O'Connor v. California, 855 F.Supp. 303 (C.D.Cal.1994), a challenge to AA/NA imposed as part of a sentence for drunk driving, acknowledged that the program was "founded on monotheistic principles" but explained that it was "[s]ignificant to this Court's decision that the individual has a choice over what program to attend." Id. at 307-08 (emphasis in original). So O'Connor does not speak to the coercion issue.
The holding of Boyd v. Coughlin, 914 F.Supp. 828 (N.D.N.Y.1996), which did uphold a coerced program, was abrogated by the Second Circuit in Warner, and so was not good law at the time the district court relied upon it as a "divergent opinion." See Warner, 115 F.3d at 1074-75.
Of the cases that the district court felt could have caused a reasonable parole officer to be confused about the state of the law, this leaves only Stafford v. Harrison, 766 F.Supp. 1014 (D.Kan.1991). This case, a decade old in 2001, applied the Lemon test directly, did not consider the warnings against coercion dating back to Everson, and was decided using Turner v. Safley, 482 U.S. 78, 107 S.Ct. 2254, 96 L.Ed.2d 64 (1987), deference because it regarded prisoners, not probationers. Stafford, 766 F.Supp. at 1016-17. This factually-distinct case, decided before Lee reemphasized the dangers of coercion in the Establishment context, simply is not enough to render the state of the law in 2001 anything less than clear.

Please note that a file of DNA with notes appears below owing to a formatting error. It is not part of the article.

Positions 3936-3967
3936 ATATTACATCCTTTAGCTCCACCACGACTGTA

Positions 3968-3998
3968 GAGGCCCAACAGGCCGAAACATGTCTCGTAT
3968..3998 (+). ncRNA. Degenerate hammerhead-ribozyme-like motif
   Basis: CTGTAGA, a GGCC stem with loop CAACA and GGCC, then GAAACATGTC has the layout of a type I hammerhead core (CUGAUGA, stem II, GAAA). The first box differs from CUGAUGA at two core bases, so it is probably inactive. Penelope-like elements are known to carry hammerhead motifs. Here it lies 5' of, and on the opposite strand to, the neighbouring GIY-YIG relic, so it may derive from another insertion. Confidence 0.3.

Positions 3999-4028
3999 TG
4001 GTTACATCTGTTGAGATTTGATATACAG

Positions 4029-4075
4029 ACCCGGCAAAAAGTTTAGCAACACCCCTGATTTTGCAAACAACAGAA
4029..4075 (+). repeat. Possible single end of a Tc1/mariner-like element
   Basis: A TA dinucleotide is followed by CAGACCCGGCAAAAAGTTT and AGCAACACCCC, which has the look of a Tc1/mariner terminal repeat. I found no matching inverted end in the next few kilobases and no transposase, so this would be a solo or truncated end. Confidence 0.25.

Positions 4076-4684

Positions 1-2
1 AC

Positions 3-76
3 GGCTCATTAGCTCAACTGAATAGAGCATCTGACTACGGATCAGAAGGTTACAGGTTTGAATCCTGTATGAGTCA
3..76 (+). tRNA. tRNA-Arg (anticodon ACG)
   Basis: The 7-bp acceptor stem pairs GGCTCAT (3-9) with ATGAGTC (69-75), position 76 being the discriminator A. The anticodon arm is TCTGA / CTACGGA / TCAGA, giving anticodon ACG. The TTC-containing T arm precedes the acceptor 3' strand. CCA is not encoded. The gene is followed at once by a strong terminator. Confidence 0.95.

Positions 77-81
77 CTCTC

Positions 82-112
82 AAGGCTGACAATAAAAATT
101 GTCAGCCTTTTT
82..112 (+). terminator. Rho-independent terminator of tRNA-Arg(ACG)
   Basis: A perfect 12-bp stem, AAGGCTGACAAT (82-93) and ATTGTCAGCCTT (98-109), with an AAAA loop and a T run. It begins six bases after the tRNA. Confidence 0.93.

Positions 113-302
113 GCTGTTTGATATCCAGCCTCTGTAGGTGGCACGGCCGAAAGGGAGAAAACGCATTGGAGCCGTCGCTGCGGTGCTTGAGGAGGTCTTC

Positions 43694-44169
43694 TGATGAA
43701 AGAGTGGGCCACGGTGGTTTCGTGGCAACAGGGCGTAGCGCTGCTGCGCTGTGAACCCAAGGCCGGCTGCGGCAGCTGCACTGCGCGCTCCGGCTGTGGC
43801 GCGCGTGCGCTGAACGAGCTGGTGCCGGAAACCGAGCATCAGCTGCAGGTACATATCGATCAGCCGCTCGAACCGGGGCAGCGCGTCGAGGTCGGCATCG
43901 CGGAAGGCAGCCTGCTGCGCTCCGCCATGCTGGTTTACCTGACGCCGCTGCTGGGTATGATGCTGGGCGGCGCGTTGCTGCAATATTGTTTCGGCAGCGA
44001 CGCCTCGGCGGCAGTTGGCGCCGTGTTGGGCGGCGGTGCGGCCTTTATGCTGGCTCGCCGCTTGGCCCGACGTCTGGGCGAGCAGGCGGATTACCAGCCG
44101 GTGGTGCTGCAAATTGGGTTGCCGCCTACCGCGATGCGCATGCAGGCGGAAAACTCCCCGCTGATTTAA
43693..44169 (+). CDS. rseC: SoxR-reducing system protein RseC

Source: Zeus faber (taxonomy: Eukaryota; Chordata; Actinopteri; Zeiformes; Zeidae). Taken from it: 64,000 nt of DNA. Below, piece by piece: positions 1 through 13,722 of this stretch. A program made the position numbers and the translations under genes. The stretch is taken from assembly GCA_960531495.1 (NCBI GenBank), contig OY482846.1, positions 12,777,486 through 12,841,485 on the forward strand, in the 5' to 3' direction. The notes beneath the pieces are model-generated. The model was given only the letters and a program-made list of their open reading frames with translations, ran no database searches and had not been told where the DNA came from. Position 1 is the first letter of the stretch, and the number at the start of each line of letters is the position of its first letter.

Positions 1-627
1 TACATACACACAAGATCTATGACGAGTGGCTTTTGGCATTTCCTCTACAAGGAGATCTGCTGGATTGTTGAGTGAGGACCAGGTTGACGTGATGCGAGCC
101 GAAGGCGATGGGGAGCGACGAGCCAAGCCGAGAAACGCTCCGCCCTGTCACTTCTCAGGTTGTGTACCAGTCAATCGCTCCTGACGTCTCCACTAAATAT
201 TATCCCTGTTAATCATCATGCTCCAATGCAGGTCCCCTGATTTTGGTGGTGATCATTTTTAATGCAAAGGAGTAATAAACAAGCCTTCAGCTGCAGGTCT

This uncommonly well-settled case law alone is enough for us to hold that the law was clearly established, sufficient to give notice to a reasonable parole officer, in 2001. But there are additional factual circumstances in this case that persuade us still further. We consider them not for their subjective effect on Nanamori but for their objective effect on a reasonable parole officer in his fact-specific position. Anderson, 483 U.S. at 641, 107 S.Ct. 3034.
First, there was an ongoing federal suit against Hawaii prison officials over mandatory religion-based treatment programs, filed by Inouye, at the time when Nanamori imposed AA/NA as a parole condition. This suit, filed a year prior, focused on the constitutionality of coerced religion-based treatment programs and might well have put a reasonable parole officer on notice, 717*717 particularly with regard to the very plaintiff in the suit.